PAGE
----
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From Patrick Linskey <plins...@gmail.com>
Subject Re: [DISCUSS] localized trace messages
Date Tue, 08 Jun 2010 21:02:07 GMT
>> Please note that there are huge number of localized trace messages exists
>> today. Someone must have been diligent enough to make that happen.
>> 
> 
> My guess is that all strings were arbitrarily localized at some point - just
> a guess though.

This is exactly right -- historically, we localized all strings from the get-go, and then
evolved towards that being overkill. It doesn't seem worth it to retroactively de-localize
things, though, so we've never moved back in that direction.

-Patrick

On Jun 8, 2010, at 12:33 PM, Michael Dick wrote:

> On Tue, Jun 8, 2010 at 11:30 AM, Pinaki Poddar <ppoddar@apache.org> wrote:
> 
>> 
>> 
>> TRACE = Debug by the user
>> DEBUG = Debug by the support/developer
>> 
>>> Mike wrote:
>>> I submit that such messages are really info or warning messages (an
>>> example that proves me wrong
>>> might be good).
>> 
>> The example use case for TRACE is seeing how mapping strategy is getting
>> decided or PCEnhancer working -- the monikers are familiar to the user
>> (because s/he had specified it) -- and s/he is looking at the trace to
>> decipher how the mapping annotations are being interpreted by OpenJPA (or
>> not). The data presented in those messages are informative from a user
>> point
>> of view and *does not* expose the internal data structures as much.
>> 
> 
> I disagree that such information is often of use to a user. Certainly most
> users are not concerned with how the PCEnhancer works, or _how_ a mapping
> strategy is decided. The result of these operations may be interesting. E.g.
> "OpenJPA cannot find a mapping strategy for field Foo.bar"  is interesting
> to users and should be an INFO / WARNING message. "OpenJPA is using the
> default mapping for field Foo.bar2 - no alternate mapping was specified" is
> not interesting and should be trace.
> 
> I don't really see these examples as being justification for localizing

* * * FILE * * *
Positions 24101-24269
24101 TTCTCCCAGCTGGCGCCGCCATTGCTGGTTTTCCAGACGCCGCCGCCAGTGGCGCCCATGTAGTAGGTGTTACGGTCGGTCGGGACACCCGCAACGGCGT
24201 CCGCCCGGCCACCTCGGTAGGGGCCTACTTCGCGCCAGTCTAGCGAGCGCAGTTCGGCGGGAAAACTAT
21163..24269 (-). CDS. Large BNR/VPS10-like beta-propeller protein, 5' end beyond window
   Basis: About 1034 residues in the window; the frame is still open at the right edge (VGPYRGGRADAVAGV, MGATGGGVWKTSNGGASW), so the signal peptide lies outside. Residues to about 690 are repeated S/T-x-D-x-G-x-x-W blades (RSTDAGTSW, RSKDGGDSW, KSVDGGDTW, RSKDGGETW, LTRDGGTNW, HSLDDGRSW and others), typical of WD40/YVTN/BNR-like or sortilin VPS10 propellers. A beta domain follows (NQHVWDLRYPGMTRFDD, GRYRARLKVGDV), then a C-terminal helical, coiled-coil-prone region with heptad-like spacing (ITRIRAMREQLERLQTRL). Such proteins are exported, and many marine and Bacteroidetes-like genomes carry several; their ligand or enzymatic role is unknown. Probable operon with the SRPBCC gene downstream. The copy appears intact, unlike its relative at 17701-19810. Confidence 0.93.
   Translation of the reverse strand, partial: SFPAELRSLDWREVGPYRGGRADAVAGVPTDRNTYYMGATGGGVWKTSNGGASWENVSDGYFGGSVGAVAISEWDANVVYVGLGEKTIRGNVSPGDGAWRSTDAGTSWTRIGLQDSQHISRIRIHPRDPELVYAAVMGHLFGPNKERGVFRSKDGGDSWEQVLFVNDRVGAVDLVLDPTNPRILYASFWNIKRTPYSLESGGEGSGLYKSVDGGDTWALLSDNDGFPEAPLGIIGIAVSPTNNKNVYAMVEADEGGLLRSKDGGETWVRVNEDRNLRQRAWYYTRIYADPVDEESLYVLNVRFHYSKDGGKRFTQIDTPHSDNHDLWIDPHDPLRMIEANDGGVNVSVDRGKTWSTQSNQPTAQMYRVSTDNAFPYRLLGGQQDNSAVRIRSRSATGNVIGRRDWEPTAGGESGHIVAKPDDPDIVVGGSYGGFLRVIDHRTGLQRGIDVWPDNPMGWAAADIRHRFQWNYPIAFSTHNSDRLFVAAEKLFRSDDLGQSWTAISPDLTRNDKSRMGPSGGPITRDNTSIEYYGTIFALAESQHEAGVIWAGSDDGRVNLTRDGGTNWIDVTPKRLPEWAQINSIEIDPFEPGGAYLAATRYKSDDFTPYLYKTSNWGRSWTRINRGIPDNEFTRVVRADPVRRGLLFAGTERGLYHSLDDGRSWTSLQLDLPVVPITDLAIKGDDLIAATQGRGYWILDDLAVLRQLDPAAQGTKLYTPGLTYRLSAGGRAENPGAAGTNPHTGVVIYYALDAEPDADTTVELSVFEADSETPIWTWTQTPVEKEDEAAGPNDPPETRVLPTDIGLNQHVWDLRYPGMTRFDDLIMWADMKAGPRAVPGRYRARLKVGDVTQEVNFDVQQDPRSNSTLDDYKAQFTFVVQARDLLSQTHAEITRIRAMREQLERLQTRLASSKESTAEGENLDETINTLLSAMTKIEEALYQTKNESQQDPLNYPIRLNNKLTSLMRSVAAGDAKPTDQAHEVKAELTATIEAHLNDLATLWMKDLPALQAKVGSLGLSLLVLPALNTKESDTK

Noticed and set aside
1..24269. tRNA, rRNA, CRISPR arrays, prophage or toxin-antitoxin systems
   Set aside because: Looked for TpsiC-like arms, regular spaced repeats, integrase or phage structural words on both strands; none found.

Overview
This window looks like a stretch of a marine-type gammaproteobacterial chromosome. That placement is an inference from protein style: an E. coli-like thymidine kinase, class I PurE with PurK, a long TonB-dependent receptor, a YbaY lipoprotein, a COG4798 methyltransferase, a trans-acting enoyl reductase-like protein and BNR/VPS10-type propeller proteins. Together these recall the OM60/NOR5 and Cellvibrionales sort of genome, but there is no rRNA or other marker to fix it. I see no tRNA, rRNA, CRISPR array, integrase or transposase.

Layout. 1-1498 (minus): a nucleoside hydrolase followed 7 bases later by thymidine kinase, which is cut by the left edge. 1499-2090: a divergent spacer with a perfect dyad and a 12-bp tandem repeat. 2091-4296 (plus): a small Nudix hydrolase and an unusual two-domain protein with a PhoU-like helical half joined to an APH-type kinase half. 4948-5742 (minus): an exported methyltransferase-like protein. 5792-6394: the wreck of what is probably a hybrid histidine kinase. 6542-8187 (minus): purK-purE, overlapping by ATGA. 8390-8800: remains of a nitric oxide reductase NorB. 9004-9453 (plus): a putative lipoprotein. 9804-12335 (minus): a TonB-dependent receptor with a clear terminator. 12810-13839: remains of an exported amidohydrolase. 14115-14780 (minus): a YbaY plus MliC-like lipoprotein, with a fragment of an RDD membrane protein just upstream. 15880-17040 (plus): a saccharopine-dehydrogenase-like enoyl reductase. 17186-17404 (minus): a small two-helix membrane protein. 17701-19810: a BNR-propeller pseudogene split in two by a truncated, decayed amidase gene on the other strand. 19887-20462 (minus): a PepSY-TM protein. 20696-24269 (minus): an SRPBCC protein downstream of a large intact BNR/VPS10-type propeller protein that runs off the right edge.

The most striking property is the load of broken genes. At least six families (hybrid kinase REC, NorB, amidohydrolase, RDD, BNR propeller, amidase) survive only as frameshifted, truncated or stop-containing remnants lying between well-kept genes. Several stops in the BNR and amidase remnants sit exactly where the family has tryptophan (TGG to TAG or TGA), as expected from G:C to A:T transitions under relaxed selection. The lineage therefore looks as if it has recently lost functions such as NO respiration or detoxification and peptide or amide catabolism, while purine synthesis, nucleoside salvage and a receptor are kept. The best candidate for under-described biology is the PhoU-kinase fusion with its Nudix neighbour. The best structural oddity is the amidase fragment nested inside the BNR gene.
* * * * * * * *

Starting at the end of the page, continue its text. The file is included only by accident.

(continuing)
> trace.
> 
> 
>> DEBUG messages, on the other hand, is a tool for support/development --
>> describes state of internal data structures if necessary (say state of a
>> bit
>> flag on when a flush is being called), no need to be localized/user
>> focused.
> 
> 
> 
> TRACE has traditionally been localized and thousands of localized trace
>> messages do exist in the code base is strong enough reason to retain that
>> behavior. Any other choice now will offer the weird output where
>> non-localized messages intermingle the localized messages.
>> 
> 
> 
>> If we feel a message is important enough to translate, then it should be
>>> using either the INFO or WARN level.
>> 
>> TRACE is not about importance of a message -- INFO is for that. TRACE is to
>> expose the inner operational logic/flow to the user as much as possible
>> without inundating with internal details.
> 
> 
>> It is just the use of localized message in TRACE are not consistent. I
>>> noticed that there are trace
>>> records that are localized and some are not
>> 
> 
>> That is more of an oversight -- I had never noticed a non-localized message
>> in OpenJPA till recently.
>> 
> 
> There are a few cases in 1.2.x which have been there for quite some time
> (2008). Haven't checked 2.0.x, but there might be more there.  One could
> argue that this indicates that localizing trace is a surprise to most
> contributors.
> 
> 
>> Please note that there are huge number of localized trace messages exists
>> today. Someone must have been diligent enough to make that happen.
>> 
> 
> My guess is that all strings were arbitrarily localized at some point - just
> a guess though.
> 
>> Historically, we made the following choices: 2. Don't bother localizing
>>> trace statements,
>> 
>> Not supported by code. See PCEnhancer.
>> 
>> -----
>> Pinaki
>> --
>> View this message in context:
>> http://openjpa.208410.n2.nabble.com/DISCUSS-localized-trace-messages-tp4877982p5154475.html
>> Sent from the OpenJPA Developers mailing list archive at Nabble.com.
>> 

-- 
Patrick Linskey
202 669 5907


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